The Government will not in fact be seizing land, says Tittawella. Land will still belong to its original owners, they will just not be able to build on it, but will be compensated with other land, further inland.

Sounds complicated? It is. And in fact the buffer zone is in the process of being revised. New legislation has been approved by cabinet and will hopefully be introduced by the end of the month. Tittawella explains the changes: "What we’re saying is this: you don’t necessarily have to have 100 metres for safety, you can do other things for safety. Providing you do other things for safety you can build. It’s giving that flexibility."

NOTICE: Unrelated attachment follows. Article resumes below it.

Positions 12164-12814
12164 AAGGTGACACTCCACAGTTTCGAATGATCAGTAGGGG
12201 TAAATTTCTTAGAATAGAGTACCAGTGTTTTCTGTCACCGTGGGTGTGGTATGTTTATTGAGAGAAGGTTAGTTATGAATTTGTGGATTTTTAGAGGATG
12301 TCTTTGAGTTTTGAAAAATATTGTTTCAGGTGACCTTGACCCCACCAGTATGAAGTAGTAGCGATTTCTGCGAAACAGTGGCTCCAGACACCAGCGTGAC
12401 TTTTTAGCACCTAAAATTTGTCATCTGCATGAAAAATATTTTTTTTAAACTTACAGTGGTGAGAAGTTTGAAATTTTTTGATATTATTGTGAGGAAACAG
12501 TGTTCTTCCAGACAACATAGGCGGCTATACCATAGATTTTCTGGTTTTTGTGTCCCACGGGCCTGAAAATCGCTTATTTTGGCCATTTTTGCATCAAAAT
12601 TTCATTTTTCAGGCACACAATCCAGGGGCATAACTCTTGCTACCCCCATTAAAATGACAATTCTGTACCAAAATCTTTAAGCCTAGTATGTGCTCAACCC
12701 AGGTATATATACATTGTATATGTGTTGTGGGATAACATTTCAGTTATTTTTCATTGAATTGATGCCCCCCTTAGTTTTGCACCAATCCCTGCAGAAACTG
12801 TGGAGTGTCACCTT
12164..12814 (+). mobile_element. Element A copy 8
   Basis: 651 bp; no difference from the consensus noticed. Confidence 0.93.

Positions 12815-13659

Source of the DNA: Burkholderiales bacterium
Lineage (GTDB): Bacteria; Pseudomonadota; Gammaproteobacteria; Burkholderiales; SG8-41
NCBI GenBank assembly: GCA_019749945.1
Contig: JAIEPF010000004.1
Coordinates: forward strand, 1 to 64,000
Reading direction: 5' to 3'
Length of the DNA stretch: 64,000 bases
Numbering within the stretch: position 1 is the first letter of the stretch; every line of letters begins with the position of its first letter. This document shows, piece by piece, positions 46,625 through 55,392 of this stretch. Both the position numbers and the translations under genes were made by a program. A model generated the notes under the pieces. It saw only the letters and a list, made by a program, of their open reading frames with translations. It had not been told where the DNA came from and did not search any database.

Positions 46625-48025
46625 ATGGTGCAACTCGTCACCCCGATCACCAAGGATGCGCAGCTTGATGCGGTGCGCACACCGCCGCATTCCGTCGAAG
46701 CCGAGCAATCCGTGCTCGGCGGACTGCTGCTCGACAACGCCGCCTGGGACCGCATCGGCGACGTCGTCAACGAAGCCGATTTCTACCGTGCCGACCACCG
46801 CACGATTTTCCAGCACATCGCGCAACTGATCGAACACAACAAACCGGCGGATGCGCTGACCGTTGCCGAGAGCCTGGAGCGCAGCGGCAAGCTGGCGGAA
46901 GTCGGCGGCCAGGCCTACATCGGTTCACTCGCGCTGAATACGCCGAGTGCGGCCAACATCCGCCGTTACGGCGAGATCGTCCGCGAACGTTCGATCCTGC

But it still remains unclear how this legislation will be policed.

One guesthouse owner in Arugam Bay, a burgeoning surfers’ hangout further down the east coast which was also devastated by the tsunami, said any restriction on building close to the sea could severely affect business. In fact, development has already occurred within the buffer zone in Arugam Bay. It has also been quick, largely due, say some locals, to financial investment from foreigners who are interested in the tourism potential of the area.

Meanwhile, in Komari, the focus is squarely on building stronger houses that can withstand environmental disasters, wherever they occur. According to Ismail, the houses with double brick walls were the most likely to survive the December disaster.

As we drive along Komari’s coast, Ratnadurai points out a lone temple that is still standing just 50 metres from the sea. "Of course, they say it’s a miracle, but for me it’s just really strong building," he says with a laugh.

New Matilda